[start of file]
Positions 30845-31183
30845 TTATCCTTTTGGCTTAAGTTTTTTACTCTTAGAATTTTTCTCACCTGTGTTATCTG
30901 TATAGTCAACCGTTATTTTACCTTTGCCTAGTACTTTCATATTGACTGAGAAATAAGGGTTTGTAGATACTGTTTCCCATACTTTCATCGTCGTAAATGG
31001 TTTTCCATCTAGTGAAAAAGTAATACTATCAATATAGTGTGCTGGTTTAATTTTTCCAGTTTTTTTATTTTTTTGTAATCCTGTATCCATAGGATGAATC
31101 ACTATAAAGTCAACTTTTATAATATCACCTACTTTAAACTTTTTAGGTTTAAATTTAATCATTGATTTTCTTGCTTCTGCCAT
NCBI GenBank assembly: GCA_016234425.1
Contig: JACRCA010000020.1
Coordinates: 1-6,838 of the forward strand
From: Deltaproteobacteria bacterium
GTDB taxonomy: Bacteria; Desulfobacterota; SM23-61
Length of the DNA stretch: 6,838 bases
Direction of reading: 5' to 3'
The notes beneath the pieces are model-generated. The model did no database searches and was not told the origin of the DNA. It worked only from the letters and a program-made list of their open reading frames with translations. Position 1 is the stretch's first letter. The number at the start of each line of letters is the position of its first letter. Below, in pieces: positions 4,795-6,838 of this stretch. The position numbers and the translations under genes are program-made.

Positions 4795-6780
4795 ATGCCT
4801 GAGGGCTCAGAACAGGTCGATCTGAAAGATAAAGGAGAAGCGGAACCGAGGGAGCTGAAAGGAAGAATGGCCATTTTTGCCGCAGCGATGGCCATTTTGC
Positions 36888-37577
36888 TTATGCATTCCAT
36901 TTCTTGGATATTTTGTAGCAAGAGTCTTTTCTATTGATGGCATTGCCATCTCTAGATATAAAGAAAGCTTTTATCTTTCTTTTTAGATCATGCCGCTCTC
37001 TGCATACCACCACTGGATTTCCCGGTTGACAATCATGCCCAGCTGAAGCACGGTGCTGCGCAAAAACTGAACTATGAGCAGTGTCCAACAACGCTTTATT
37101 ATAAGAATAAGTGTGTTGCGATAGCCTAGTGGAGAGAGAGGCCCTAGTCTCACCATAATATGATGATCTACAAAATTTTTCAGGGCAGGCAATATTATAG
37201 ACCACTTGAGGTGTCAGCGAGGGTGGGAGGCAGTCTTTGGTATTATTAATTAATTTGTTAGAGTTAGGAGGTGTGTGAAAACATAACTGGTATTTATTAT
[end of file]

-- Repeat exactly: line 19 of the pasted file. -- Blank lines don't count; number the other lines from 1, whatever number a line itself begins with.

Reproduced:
36901 TTCTTGGATATTTTGTAGCAAGAGTCTTTTCTATTGATGGCATTGCCATCTCTAGATATAAAGAAAGCTTTTATCTTTCTTTTTAGATCATGCCGCTCTC